Englyn (plural englynion) is a traditional Welsh and Cornish short poem form. It uses quantitative metres, involving the counting of syllables, and rigid patterns of rhyme and half rhyme. Each line contains a repeating pattern of consonants and accent known as cynghanedd.
- 1 Types of englynion
- 2 Examples
- 3 See also
- 4 References
Types of englynion
There are a number of types of englynion. Details of their structures are as follows; however not all of these are included in the Traditional Welsh poetic metres.
Also known as the short-ended englyn. It consists of a verse of three lines. The first line has ten syllables and the other two have seven each. The seventh, eighth or ninth syllable of the first line introduces the rhyme and this is repeated on the last syllable of the other two lines. The fourth syllable of the second line echoes the final syllable of the first through either rhyme or consonance.
The soldier's englyn. This consists of three seven-syllable lines. All three lines rhyme.
Englyn unodl union
The straight one-rhymed englyn. This consists of four lines of ten, six, seven and seven syllables. The seventh, eighth or ninth syllable of the first line introduces the rhyme and this is repeated on the last syllable of the other three lines. The part of the first line after the rhyme alliterates with the first part of the second line.
This is an englyn unodl union:
Ym Mhorth oer y Merthyron – y merthyr
Mwya'i werth o ddigon
A hir-fawrha y fro hon
Wr dewr o Aberdaron
Englyn unodl crwca
The crooked one-rhyme englyn. This englyn is made up of four lines of seven, seven, ten and six syllables. The last syllables of the first, second and last lines and the seventh, eighth or ninth syllable of the third line all rhyme.
This version has four lines of seven syllables each. The final syllables of the first second and last line rhyme. The last syllable of the third line rhymes with the second, third or fourth syllable of the last line.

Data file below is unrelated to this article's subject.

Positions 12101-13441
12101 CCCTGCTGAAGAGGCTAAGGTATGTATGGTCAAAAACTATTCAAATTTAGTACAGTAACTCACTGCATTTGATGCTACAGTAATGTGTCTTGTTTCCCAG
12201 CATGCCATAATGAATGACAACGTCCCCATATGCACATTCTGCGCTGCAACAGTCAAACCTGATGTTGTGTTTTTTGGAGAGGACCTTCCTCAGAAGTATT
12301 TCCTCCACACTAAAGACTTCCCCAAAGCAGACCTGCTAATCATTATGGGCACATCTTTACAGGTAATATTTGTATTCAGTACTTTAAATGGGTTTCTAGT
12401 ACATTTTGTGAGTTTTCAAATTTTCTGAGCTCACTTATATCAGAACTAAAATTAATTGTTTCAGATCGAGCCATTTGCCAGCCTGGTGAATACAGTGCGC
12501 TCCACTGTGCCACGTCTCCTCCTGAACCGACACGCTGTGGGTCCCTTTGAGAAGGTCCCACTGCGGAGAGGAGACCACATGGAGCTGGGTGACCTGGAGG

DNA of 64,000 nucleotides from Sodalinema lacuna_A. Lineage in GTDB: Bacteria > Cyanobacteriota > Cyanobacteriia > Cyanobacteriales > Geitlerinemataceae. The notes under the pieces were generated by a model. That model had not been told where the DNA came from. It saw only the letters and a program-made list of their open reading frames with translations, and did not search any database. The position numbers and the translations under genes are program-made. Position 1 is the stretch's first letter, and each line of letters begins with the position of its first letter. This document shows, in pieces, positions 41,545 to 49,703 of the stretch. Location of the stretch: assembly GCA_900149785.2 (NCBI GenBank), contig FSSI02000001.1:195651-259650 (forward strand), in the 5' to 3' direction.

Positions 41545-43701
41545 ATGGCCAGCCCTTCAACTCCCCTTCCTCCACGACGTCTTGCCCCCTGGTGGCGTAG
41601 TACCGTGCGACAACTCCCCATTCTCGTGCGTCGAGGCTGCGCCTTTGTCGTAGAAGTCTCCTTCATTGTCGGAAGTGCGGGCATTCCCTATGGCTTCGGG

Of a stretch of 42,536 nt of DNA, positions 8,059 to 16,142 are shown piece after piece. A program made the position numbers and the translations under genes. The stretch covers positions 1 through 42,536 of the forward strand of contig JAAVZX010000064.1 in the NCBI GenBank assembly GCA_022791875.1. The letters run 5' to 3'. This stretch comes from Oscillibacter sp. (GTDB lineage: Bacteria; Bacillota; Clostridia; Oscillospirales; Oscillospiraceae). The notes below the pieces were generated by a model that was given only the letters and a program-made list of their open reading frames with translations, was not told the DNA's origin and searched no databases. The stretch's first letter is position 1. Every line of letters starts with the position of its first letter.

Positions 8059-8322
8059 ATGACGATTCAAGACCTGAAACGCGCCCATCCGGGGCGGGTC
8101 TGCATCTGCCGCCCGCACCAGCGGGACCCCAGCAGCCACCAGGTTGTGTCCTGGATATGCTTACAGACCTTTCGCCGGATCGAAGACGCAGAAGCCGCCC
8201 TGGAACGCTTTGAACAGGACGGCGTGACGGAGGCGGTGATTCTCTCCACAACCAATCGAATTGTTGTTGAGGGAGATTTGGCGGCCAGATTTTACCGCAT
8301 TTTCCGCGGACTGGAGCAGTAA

Englyn proest dalgron
In this englyn, there are four seven-syllable lines that half-rhyme with each other (half-rhyme means that the final consonants agree).
This is identical to the englyn proest dalgron except that the half rhymes must use the ae, oe, wy, and ei diphthongs.
Englyn proest cadwynog
The chain half-rhyme englyn. In this version there are four lines of seven syllables. The first and third lines rhyme and the second and fourth half rhyme on the same vowel sound as the full rhyme syllables.
Englyn proest cyfnewidiog
The reciprocal half-rhyme englyn. This has four lies of seven syllables. All four lines half-rhyme, and there is additional cynghanedd.
This is a hybrid between an englyn and a toddaid. The first two lines are as for an englyn, and there follow two more lines of ten syllables each.
After the first two lines there is just one more line of three syllables or fewer, which follows the rhyme of the first two lines.
The novelist Robertson Davies once said that englynion were an old enthusiasm of his. He said that the form was derived by the Welsh from the inscriptions on Roman tombs in Wales. According to him, englynion must have four lines, the first one having ten syllables, then six, then the last two having seven syllables each. In the first line there must be a break after the seventh, eighth, or ninth syllable, and the rhyme with the second line comes at this break; but the tenth syllable of the first line must either rhyme or be in assonance with the middle of the second line. The last two lines must rhyme with the first rhyme in the first line, but the third or fourth line must rhyme on a weak syllable.
Source: Davies, "Haiku and Englyn", _Toronto Daily Star_, 4 April 1959, in _The Enthusiasms of Robertson Davies_, 1990.
Here are two englynion by the 12th century Welsh poet Cynddelw Brydydd Mawr:
- Balch ei fugunawr ban nafawr ei lef
- pan ganer cyrn cydawr;
- corn Llyelyn llyw lluydfawr
- bon chang blaen hang bloed fawr.
- Corn wedi llad corn llawen
- corn llugynor Llywlyn
- corn gwyd gwr hydr ai can
- corn meinell yn ol gellgwn
Here is an English language englyn by novelist Robertson Davies.
The Old Journalist
- He types his laboured column--weary drudge!
- Senile, fudge and solemn;
- Spare, editor, to condemn
- These dry leaves of his autumn.
Grace in the form of an englyn (with cynghanedd shown).
- O Dad, yn deulu dedwydd - Y deuwn (Dad & dedwydd, d<accent>d repeated)
- A diolch o'r newydd, (deuwn & diolch, d<accent> repeated)
- Cans o'th law y daw bob dydd (law & daw rhyming, daw & dydd, d<accent> repeated, cynghanedd sain)
- Ein lluniaeth a'n llawenydd. (ein lluniaeth & a'n llawenydd, ll<accent>n repeated)
"O Father, as a happy family - we shall come
And give thanks anew
For Thy hand giveth each day
Our sustenance and our joy."
- Rhys, John (1905), "The Origin of the Welsh Englyn and Kindred Metres", in Evans, E. Vincent, Y Cymmrodor, XVIII, Honourable Society of Cymmrodorion, pp. 1–185